Japan quake
Japan Ground Self-Defense Force soldiers conduct search and rescue operations for a missing guest at a destroyed mountain villa following a landslide site caused by an earthquake in Minamiaso town, Kumamoto prefecture, southern Japan, in this photo taken on April 18, 2016. REUTERS/Kyodo

Nearly 25,000 people have been urged to leave their homes amid fears of more earthquakes in Japan after two quakes struck on Thursday and Friday, leaving 42 people dead, an aid agency told BBC. A series of earthquakes measuring up to magnitude 7.3 struck southwestern manufacturing hub of Kumamoto, leading several firms to suspend operations fearing damages.

Japanese Red Cross Society's advisor Naoki Kokawa told BBC Monday that more medical teams were being dispatched to evacuation centers while rescuers continue to search the rubble for survivors. Police told local media that 11 people were reported missing while more than 1,000 people were injured.

"There are still missing people. We want to make further efforts to rescue and save people and prioritize human lives," Prime Minister Shinzo Abe told parliament.

Several manufacturing units suspended their operations, raising concerns of supply chain disruptions. Electronics giant Sony Corp., as well as automakers Honda Motor and Toyota Motor, cited damage at their plants for the suspension. Chipmaker Renesas Electronics' plant in Kumamoto, which was the hardest hit, reportedly said that there had been damage to some equipment.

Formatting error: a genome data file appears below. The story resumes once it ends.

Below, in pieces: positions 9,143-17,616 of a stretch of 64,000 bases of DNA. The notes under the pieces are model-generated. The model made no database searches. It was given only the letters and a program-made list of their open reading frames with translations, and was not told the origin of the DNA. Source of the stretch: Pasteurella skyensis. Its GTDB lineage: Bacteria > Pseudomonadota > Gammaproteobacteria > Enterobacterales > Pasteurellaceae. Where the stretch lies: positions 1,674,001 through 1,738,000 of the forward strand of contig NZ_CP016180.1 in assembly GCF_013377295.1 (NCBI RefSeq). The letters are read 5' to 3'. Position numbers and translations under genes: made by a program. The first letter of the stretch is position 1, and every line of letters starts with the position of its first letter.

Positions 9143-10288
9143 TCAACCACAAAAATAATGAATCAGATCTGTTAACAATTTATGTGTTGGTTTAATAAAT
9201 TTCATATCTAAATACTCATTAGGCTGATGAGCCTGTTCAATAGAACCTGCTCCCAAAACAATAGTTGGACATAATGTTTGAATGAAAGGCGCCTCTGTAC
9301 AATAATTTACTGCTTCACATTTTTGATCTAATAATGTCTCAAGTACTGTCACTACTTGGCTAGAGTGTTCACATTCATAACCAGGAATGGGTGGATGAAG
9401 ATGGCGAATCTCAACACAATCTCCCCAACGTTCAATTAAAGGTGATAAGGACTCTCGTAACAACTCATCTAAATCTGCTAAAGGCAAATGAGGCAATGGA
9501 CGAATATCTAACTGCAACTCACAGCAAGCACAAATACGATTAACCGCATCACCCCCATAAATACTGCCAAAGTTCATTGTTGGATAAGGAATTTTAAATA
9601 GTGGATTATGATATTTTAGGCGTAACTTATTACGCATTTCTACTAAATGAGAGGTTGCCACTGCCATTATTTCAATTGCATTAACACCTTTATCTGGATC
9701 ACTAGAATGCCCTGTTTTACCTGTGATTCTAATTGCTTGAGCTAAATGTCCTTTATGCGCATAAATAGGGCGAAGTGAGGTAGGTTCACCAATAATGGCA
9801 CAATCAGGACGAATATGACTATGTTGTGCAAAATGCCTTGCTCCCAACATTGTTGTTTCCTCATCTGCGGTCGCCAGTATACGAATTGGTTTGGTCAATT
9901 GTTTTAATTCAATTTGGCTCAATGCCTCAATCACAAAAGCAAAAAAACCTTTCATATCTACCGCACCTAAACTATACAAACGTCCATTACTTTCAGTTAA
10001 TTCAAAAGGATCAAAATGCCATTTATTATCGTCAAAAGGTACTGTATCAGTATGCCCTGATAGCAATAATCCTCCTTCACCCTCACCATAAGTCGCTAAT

Sony's shares closed 6.78 percent lower on Monday while Toyota Motor closed 4.76 percent down. Nissan Motor shares were lower by 2.83 percent and Honda Motor slipped 2.92 percent.

The U.S. military joined relief efforts Monday in Japan for providing aerial support and care for tens of thousands of people seeking shelter.

"We are doing our best," Abe reportedly said, when the opposition criticized the government's handling of the relief effort. "We are striving to improve living conditions for the people who have sought refuge."